Recall website fails to cope with volume of traffic caused by airbag failures
Consumer Affairs Minister Paul Goldsmith says he is disappointed the Government's product recall website didn't cope with a flood of visits prompted by a huge recall of faulty airbags.
About 300,000 vehicles made by 14 manufacturers will need to have their airbags replaced because of a fault that means they may fail to deploy properly in a crash.
Concerned car owners were unable to get much more information from government website recalls.govt.nz on Wednesday morning after the site crashed under the weight of inquiries.
Goldsmith said he was disappointed and had asked officials to update him on how they intended to ensure there was no repeat.
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"I am advised the trading standards team are looking at optimising the site's ability to deal with similar spikes should they occur in the future," he said.
"While the website was temporarily down, information on the recall was made available to consumers through various social media platforms and was also published on the Consumer Protection website."
Visits to recalls.govt.nz were up 360 times on normal said Martin Rushton, principal advisor for trading standards at the Ministry of Business, Innovation and Employment (MBIE).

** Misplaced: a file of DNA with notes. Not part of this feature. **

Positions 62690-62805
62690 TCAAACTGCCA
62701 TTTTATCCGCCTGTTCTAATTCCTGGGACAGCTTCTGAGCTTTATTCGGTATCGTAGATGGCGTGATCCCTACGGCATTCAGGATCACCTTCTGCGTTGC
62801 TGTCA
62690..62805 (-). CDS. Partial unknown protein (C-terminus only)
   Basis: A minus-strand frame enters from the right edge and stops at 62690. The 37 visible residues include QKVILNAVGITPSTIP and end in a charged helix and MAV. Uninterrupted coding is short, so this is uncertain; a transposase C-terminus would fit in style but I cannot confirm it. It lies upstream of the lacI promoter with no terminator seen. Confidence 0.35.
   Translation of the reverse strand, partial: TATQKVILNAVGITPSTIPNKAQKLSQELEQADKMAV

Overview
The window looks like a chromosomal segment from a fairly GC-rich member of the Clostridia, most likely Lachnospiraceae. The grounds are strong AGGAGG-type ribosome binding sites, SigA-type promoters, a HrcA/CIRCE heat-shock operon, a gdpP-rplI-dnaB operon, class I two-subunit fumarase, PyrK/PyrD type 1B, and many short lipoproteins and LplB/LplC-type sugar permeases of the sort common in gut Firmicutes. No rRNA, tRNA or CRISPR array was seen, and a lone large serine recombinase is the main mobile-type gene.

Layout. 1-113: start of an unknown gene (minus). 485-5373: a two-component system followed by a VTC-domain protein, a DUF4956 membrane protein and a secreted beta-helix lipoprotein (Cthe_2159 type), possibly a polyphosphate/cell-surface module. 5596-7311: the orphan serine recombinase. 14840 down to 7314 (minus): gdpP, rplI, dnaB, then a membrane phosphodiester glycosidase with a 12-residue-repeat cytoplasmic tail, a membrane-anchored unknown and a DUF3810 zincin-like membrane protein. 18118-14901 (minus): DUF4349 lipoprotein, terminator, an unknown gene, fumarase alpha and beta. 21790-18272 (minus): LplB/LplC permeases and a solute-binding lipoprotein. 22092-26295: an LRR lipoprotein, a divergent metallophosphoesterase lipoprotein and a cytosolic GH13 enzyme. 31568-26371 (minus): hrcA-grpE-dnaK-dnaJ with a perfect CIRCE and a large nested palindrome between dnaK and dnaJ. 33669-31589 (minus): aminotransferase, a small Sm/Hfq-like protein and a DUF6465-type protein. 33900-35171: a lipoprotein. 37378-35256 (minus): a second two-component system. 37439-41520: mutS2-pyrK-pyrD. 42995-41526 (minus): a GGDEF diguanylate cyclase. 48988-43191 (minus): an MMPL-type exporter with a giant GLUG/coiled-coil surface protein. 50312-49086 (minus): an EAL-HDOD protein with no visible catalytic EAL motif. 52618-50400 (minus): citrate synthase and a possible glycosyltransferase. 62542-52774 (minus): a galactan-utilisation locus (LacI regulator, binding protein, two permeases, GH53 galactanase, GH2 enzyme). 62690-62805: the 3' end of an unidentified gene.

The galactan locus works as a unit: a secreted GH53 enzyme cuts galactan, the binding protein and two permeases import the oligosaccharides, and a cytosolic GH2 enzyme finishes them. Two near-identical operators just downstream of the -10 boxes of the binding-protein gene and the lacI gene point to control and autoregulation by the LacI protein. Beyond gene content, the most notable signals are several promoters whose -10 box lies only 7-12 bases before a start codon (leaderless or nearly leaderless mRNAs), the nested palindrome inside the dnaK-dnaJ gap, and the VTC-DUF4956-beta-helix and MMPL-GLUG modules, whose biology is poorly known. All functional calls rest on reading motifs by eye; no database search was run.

"While any outage is disappointing, we are taking steps to mitigate any similar events in the future, including optimising the site's ability to deal with spikes," he said on Wednesday afternoon, after the site was back up and running.
Spokeswoman Casey Hamilton Harrison indicated that the ministry didn't yet have all the information people might be looking for anyway.
The New Zealand Transport Agency (NZTA) was the "lead agency" for the recall and was still working on an up-to-date list of models affected by the potentially faulty Takata airbags, she said.
Rushton expected MBIE would publish that information on the product recalls website when it was available.
The recalls site was hosted by Spark subsidiary Revera, he said.
An industry executive with experience of product recalls and load-testing said it was surprising the site had crashed.
But there was some sympathy from Don Christie, co-chairman of information technology industry body NZRise.
The ministry might not have anticipated a lot of traffic to the recall website and would not have wanted to overengineer it, he said.
"It is probably not considered critical infrastructure.
"If you had a site that was totally gold-plated, you'd be asking why it cost $10 million," he said.
The NZTA has yet to respond to a request for comment on when it will have more details about the particular models of cars impacted by the recall.